The Most Underrated Asana: Savasana 

“Lie down, close your eyes and relax” – the words we all look forward to hearing at the end of the class, meaning we’ve worked through some sun salutations, practiced asanas and are ready to rest. After getting into a comfortable position, taking a cleansing breath or maybe an audible exhale, we find ourselves in savasana, also known as corpse pose.

I think savasana is perhaps the easiest asana to perform but one of the most difficult to master, a form of conscious surrender. In today’s fast-paced society, people are so used to instant gratification and efficiency, where we want effects of our actions to be nearly immediate, thus find it hard to take a moment to slow down. I know I definitely do, where I used to really struggle just lying still for a few minutes and always had the urge to fidget. Even when I did self-practice, I often left out savasana because I wanted to get back to my day instead of lying around. On the other side of the spectrum, some find themselves falling asleep, where they let go and lose focus, enjoying the pose a little too much.

However, savasana has many benefits both physiologically and psychologically. It is an opportunity for us to physically and mentally relax each part of the body, usually starting from the feet up. By taking time in savasana, we can absorb the energy from the physical asanas and dissolve any tension in our muscles, letting our body recover and rest, as well as taking a mental inventory and checking in with how our body feels. Besides that, we can allow our parasympathetic system to take over, where we can slow down our respiratory rate and heart rate, and give our bodies time for them both to return to resting rate. Although the autonomic system usually works unconsciously, in savasana we can consciously notice and register how our breath and heartbeat is slowing down, and in that way, feel more relaxed.

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Preparation into Savasana pose

In any form of the yoga practices, one of the most common poses that the instructor would instruct their students to be practicing will be Savasana (or commonly known as ‘Corpse’ pose).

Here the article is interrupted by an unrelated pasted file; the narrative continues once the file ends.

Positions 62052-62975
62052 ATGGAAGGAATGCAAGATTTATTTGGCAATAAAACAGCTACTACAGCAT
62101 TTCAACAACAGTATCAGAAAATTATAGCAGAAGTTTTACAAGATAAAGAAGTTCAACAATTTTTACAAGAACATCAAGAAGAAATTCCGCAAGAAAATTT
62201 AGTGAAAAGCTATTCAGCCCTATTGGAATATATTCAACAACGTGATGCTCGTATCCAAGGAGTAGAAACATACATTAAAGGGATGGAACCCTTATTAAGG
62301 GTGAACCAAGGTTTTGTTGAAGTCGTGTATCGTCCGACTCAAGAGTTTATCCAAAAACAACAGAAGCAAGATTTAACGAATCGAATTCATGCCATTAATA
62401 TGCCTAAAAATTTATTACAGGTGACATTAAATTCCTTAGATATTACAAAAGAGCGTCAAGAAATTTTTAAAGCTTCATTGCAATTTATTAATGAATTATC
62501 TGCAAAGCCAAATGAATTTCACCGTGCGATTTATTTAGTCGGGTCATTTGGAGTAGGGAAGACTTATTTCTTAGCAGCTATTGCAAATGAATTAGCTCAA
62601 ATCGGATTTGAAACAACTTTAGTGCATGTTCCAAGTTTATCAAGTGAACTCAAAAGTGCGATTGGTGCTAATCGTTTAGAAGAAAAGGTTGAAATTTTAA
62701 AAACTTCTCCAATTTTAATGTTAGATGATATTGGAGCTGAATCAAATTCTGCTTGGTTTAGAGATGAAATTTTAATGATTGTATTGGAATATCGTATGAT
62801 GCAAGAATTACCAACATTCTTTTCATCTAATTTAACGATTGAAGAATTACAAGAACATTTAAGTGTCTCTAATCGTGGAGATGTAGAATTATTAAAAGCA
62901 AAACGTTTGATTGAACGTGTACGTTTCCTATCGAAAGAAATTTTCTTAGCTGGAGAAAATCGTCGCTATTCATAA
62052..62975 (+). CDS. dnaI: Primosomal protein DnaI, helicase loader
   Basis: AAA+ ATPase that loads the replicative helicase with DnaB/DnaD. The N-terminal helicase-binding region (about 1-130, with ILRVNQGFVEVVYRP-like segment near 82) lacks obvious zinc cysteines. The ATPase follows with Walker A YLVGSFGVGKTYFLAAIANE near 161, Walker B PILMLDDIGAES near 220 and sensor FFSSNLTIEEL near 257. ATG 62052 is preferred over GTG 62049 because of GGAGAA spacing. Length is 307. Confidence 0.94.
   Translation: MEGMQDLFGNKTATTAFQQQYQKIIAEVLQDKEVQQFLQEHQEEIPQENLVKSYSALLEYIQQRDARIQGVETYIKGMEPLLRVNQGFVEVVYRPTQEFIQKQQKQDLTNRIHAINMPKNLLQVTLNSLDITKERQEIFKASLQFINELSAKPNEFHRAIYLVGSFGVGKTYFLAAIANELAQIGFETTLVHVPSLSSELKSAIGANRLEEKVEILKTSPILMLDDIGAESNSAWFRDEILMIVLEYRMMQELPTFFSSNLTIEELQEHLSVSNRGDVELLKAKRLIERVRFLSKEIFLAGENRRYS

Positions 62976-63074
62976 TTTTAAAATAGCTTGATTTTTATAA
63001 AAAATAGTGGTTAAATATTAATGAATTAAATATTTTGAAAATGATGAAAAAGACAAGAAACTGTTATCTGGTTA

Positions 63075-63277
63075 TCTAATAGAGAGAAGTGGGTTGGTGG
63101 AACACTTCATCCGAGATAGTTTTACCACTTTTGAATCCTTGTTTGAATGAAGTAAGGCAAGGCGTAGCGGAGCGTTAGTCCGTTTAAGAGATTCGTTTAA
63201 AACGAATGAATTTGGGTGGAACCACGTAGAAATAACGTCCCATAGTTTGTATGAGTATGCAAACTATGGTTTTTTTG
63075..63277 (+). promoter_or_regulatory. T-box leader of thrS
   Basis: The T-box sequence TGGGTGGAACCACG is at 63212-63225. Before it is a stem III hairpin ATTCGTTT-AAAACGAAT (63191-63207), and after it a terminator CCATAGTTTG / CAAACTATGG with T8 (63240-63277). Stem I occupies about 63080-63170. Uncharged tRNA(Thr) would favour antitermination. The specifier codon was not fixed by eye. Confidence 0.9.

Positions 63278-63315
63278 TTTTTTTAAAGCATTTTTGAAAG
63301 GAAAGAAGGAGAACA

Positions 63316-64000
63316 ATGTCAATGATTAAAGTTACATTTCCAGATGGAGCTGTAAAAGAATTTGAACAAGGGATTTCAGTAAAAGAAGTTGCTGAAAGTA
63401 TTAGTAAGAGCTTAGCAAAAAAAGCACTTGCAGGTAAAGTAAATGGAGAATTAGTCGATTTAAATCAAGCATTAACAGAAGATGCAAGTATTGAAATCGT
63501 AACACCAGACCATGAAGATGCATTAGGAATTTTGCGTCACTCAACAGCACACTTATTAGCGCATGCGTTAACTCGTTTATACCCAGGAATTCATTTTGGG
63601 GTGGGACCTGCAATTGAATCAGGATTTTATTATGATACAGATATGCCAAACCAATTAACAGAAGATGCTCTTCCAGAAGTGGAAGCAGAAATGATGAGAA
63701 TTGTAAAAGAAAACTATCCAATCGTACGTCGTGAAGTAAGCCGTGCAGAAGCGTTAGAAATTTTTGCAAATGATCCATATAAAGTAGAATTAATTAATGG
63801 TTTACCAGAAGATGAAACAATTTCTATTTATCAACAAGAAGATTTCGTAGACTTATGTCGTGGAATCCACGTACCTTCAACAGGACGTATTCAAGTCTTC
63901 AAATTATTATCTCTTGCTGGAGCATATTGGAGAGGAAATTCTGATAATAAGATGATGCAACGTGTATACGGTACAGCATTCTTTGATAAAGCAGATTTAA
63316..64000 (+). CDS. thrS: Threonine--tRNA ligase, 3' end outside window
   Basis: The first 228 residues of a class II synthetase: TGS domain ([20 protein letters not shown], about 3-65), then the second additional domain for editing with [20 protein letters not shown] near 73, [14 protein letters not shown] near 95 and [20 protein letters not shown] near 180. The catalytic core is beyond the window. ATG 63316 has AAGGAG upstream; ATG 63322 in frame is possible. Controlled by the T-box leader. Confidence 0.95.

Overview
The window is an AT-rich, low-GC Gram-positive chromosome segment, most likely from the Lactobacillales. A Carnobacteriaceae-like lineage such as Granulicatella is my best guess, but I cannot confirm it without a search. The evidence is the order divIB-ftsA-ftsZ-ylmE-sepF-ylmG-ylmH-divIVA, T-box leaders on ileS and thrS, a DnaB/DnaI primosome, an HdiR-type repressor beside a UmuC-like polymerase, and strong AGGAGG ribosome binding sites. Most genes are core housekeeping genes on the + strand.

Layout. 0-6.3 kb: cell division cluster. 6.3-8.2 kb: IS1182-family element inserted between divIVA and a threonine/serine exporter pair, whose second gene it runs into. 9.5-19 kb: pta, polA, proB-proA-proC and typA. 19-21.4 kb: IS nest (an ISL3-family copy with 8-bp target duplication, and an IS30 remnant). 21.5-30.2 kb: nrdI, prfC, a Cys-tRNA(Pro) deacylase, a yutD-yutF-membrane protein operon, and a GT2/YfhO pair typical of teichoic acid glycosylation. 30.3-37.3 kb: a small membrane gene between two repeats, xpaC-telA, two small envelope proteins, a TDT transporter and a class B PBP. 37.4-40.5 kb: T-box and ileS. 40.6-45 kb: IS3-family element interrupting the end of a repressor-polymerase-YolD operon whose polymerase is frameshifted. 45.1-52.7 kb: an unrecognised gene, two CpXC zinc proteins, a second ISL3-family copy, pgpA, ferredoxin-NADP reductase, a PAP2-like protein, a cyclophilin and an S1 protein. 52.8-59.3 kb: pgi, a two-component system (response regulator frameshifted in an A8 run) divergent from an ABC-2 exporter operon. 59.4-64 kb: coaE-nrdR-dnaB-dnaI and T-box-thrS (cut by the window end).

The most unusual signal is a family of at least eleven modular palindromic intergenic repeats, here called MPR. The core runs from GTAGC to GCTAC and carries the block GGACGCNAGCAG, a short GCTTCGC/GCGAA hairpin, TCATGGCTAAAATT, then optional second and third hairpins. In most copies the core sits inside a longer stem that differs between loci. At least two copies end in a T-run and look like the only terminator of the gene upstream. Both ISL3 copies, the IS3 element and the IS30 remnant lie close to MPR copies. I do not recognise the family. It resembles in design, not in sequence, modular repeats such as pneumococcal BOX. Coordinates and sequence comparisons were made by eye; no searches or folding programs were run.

To achieve Savasana;

1) Lie down on your back, with the face and torso facing upwards.

2) Both feet slightly apart (ideally the width of the mat & not further than that).

3) All the ten toes turned out and relaxed.

4) Both arms slightly away from your body.

5) Both palms facing upwards.

6) The shoulders relax downwards, with the chin slightly tilting towards the neck.

7) All facial muscles and the rest of the body relax.

8) Natural breathing takes place and try not to have any thoughts in the mind.

To most yoga newbies or anyone totally new to the practice, Savasana may seems to be one of the easiest poses to be practiced. On the contrary, any experienced instructors will tell you that it is actually one of the more difficult poses to be practiced correctly, in order to achieve its optimum effect. So why is it so difficult about practicing this pose then? Most yoga practitioners will tell you that it is by means not an easy feat to tame the mind. When the body is not doing anything, the mind will tends to wander off, recollecting past events or to be reminded of some tasks to be done later that day or the week.

Thus when practising the pose, it is important to stay present and yet be able to let go of the body and the mind, after a tough session of your yoga practice. Your mind has to be in the state of being awake and asleep at the same time; trying not to focus on any thoughts, but just be conscious and present in the moment. In addition, it is also important to be able to maintain a steady stream of natural breathing, so that the body and the mind can relax even further. Also, there is no fix period of time for anyone to stay in the pose to achieve its optimum effect. You can stay as long or as short period of time as you may require, depending on how you feel on that particular yoga practice. It is always helpful to be able to listen to the instructor’s guidance or instructions, while settling into the pose.

When Savasana is being done correctly, it will allow the mind to be conscious and not react to the thoughts coming into the mind. It will then allow full surrendering of the mind and allow the senses to be heightened. 

Namaste and have a good practice everyone. 🙂

Wayne Wong (200hrs Jan-Feb 2014)